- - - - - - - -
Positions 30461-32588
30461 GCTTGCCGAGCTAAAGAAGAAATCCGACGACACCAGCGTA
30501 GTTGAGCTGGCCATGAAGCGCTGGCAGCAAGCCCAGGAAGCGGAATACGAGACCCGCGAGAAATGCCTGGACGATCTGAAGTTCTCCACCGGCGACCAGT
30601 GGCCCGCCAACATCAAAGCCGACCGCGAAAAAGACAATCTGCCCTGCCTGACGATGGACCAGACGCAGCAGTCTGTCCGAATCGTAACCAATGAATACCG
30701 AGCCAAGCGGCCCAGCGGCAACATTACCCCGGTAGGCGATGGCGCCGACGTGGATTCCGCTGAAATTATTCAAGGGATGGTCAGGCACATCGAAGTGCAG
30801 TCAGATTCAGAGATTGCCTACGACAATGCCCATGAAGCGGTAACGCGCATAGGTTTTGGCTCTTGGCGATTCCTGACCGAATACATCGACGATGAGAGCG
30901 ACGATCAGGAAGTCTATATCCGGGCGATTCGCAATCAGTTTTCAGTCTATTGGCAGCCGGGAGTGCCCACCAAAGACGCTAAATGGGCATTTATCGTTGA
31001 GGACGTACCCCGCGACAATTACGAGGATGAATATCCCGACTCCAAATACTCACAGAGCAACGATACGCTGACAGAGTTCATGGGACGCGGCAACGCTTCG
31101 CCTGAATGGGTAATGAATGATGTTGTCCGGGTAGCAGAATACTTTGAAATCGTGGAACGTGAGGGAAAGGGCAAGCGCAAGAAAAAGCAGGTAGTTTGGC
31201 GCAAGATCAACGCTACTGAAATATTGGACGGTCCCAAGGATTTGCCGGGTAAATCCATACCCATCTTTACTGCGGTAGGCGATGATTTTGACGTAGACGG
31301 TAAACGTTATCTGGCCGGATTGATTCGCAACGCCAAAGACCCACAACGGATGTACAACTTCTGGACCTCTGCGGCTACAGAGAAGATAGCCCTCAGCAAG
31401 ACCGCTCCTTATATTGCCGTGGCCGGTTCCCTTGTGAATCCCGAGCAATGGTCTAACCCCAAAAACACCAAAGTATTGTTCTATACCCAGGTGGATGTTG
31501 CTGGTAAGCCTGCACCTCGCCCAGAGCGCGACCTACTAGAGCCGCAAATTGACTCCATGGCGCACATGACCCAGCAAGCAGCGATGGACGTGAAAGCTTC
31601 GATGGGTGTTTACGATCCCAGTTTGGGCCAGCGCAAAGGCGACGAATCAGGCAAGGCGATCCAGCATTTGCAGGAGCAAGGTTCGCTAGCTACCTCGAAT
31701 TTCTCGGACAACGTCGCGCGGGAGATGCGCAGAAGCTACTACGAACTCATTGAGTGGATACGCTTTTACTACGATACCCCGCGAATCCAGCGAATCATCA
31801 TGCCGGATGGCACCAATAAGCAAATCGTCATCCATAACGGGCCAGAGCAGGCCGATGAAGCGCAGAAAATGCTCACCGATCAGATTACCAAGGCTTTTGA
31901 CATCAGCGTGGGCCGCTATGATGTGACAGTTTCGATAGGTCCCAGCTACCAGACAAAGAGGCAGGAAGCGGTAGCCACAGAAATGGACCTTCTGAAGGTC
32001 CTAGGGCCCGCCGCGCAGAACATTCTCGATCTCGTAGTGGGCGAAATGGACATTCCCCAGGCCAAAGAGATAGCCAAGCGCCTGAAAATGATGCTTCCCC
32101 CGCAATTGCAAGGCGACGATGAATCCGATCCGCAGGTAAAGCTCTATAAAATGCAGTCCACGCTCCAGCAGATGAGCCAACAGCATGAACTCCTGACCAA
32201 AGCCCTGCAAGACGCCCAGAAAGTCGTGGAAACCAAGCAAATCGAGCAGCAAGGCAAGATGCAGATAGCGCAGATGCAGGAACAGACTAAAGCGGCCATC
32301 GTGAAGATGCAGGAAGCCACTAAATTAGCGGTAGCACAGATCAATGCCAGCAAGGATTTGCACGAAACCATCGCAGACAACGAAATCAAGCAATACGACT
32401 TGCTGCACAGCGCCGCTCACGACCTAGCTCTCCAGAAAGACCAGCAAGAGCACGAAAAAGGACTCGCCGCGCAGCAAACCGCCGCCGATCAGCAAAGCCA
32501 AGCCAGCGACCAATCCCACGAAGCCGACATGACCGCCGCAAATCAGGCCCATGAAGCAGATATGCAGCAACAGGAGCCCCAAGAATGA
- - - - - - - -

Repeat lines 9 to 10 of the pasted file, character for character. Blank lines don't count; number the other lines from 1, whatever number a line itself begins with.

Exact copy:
31101 CCTGAATGGGTAATGAATGATGTTGTCCGGGTAGCAGAATACTTTGAAATCGTGGAACGTGAGGGAAAGGGCAAGCGCAAGAAAAAGCAGGTAGTTTGGC
31201 GCAAGATCAACGCTACTGAAATATTGGACGGTCCCAAGGATTTGCCGGGTAAATCCATACCCATCTTTACTGCGGTAGGCGATGATTTTGACGTAGACGG